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Ten states raise minimum wage, rates up 10 to 35 cents/hour

By Tim Gaynor

PHOENIX (Reuters) - Ten states kicked off the new year with a minimum wage rise of between 10 and 35 cents, modestly boosting the incomes of nearly 1 million low-paid workers.

The rises went into effect on Tuesday in Arizona, Colorado, Florida, Missouri, Montana, Ohio, Oregon, Rhode Island, Vermont and Washington.

The increase will put an extra $190 to $510 per year into the pocket of the average minimum-wage worker, according to a study by the non-partisan National Employment Law Project, released last month.

Rhode Island's minimum wage hike followed a law signed by the state's independent governor, Lincoln Chafee, in June. The other states hiked their minimum wages in accordance with state laws requiring annual adjustments to keep pace with inflation, the study said.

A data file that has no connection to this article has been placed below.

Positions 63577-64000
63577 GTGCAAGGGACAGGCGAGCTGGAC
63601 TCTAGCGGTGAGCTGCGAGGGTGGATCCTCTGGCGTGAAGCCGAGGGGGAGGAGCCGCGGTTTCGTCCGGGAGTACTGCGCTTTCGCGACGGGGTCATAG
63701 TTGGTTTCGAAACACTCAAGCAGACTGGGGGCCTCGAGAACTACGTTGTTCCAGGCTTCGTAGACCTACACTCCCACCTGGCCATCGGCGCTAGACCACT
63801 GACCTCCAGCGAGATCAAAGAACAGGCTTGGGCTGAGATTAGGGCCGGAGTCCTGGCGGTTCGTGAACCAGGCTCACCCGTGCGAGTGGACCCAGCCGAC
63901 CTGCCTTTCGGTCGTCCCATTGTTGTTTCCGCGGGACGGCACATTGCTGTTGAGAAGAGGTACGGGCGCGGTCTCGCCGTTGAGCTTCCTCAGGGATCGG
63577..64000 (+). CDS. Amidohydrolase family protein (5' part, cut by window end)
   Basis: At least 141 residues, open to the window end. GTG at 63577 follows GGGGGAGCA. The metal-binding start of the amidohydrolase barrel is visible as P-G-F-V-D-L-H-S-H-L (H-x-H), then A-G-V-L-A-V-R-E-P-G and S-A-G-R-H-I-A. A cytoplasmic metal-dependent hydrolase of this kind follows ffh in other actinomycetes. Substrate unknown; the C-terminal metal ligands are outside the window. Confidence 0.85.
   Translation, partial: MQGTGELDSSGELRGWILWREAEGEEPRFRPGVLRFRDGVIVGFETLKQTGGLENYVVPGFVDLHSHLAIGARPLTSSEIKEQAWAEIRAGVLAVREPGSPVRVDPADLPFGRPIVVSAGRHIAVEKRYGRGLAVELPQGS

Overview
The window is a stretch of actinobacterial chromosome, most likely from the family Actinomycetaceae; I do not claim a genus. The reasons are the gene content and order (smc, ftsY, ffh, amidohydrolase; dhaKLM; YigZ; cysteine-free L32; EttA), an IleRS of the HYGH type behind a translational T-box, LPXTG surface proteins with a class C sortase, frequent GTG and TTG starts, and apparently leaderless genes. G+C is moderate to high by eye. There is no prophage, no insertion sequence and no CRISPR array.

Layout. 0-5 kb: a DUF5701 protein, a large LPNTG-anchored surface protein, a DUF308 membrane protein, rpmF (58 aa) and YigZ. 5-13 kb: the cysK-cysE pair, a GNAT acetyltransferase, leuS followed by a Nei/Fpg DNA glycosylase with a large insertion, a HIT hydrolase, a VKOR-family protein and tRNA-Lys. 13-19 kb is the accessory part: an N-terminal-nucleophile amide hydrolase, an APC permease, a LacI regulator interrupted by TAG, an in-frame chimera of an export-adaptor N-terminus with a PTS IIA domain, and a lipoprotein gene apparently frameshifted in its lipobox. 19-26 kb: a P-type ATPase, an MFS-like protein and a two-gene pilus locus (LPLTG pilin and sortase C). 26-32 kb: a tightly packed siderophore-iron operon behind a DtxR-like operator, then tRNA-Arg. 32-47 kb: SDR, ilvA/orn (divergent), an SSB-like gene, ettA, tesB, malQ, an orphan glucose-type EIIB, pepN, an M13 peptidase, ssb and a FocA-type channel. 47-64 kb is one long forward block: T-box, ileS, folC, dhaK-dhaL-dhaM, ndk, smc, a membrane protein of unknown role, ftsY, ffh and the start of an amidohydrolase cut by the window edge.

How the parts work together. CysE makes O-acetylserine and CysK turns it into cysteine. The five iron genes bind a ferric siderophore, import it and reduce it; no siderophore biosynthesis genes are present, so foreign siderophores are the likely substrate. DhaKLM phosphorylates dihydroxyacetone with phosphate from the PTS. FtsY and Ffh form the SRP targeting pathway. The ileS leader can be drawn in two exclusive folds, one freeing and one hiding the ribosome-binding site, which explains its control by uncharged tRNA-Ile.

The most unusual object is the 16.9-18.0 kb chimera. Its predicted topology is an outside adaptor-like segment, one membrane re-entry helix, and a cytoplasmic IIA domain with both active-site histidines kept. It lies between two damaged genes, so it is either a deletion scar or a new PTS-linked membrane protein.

"For a low-wage worker, these increases are a vital protection against rising costs. In states without indexing, inflation slowly erodes the value of minimum wage workers' pay," said David Cooper, an analyst with the nonpartisan Economic Policy Institute.

The increases ranged from 10 cents an hour in Missouri - where the minimum wage is $7.35 an hour as of January 1 - to 35 cents in Rhode Island, where the new minimum wage increased to $7.75.

The increase will boost pay for 995,000 low-paid workers. Around 855,000 workers are directly affected as the new rates exceed their previous hourly pay. Another 140,000 workers are set to receive an indirect raise as pay scales are adjusted upward to reflect the new minimum, according to the Institute.

As of January 1, 19 states plus the District of Columbia have minimum wage rates above the federal level of $7.25 per hour, which translates to just over $15,000 per year for a full-time minimum wage earner, the report said.

(Reporting by Tim Gaynor; Editing by Dan Whitcomb and David Gregorio)

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